Osteopathy is the science of human mechanics. It is a safe and natural manual therapy, which consists of a “hands-on” approach to help your body adapt to the environment around you. The developed sense of touch is an osteopath’s main tool to make a diagnosis and treat mechanical problems affecting any part of the body.
Osteopaths seek to offer pain relief, rehabilitate injuries and promote health in a natural way by restoring the balance within the body and hence creating the perfect conditions to facilitate healing.
Osteopaths have an excellent understanding of the human body, its anatomy, physiology and pathology. This knowledge allows the osteopath to clinically screen, diagnose and treat patients, encouraging the body’s self-healing mechanisms.
History of Osteopathy
Andrew Taylor Still (1828-1917) is considered the father of osteopathic medicine.
After studying medicine, Still went on to serve as a surgeon in the Union Army during the American Civil War. After the Civil War and following the death of three of his children from spinal meningitis, Still concluded that the orthodox medical practices of his day were frequently ineffective and sometimes harmful. He devoted the next ten years of his life to studying the human body and finding better ways to treat disease.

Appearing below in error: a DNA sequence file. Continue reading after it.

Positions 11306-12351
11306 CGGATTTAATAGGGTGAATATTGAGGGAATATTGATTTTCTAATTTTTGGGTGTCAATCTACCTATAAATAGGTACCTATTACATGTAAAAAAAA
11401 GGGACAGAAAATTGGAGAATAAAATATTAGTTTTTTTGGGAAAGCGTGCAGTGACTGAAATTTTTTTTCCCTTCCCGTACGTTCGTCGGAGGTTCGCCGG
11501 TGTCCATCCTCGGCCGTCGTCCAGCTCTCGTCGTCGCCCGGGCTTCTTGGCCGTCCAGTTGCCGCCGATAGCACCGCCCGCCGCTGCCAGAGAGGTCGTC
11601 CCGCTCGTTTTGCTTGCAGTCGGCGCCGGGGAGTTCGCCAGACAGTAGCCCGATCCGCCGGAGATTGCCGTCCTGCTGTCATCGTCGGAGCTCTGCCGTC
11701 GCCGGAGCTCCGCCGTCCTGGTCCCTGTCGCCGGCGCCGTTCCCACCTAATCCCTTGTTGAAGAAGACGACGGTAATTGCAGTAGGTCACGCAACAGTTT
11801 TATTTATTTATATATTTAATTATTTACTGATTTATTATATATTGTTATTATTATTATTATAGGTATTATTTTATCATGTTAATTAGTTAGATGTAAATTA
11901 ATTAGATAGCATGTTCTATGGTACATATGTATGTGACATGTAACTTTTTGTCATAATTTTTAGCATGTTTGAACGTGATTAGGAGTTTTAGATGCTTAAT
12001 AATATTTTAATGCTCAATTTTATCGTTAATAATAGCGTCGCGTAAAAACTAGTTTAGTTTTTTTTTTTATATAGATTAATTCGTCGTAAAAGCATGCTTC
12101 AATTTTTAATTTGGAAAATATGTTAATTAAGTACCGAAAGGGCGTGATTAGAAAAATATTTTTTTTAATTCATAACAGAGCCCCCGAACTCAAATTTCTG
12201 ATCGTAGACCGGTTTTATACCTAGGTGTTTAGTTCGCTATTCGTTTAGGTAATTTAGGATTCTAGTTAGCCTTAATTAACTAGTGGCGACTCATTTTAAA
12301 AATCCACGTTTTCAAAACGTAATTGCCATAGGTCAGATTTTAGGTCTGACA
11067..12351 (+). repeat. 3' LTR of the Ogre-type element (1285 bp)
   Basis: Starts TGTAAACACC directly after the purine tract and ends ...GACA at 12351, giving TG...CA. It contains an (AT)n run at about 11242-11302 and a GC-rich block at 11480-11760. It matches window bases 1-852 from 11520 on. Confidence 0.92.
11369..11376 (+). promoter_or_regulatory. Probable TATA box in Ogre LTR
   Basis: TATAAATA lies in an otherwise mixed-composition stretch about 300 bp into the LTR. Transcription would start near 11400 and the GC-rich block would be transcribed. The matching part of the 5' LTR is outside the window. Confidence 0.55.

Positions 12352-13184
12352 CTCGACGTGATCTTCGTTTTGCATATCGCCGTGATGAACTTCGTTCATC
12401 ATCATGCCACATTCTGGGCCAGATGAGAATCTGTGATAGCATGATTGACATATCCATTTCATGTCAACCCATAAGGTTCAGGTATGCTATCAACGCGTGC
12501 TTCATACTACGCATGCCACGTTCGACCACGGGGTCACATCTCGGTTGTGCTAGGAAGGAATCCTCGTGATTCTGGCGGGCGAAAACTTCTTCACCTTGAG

His research led him to believe that the musculoskeletal system played a vital role in health and disease. Still believed that by correcting problems in the body’s structure, through the use of manual techniques now known as osteopathic manipulative medicine (OMM), the body’s ability to function and to heal itself could be greatly improved. He also promoted the idea of preventive medicine and endorsed the philosophy that physicians should focus on finding patients’ optimum health, rather than just the disease.
Still was also particularly interested in human mechanics and was often found studying bones to try to understand where the different strains and stresses came from.
Still obtained extremely good results by treating his patients with this approach and these beliefs formed the basis of a new medical approach, osteopathic medicine. He soon realised that his knowledge should be shared and founded the first school of osteopathy — the American School of Osteopathy in Kirksville, Missouri in 1892.
John Martin Littlejohn studied with A. T. Still in Kirksville. He then returned to the UK where he founded the British School of Osteopathy in 1917.
Today, osteopathy is a regulated profession in the UK. The title ‘osteopath’ is protected by law and only people that undergo rigorous clinic training for 4-5 years and satisfy the requirements set by The General Osteopathic Council can call themselves an ‘osteopath’.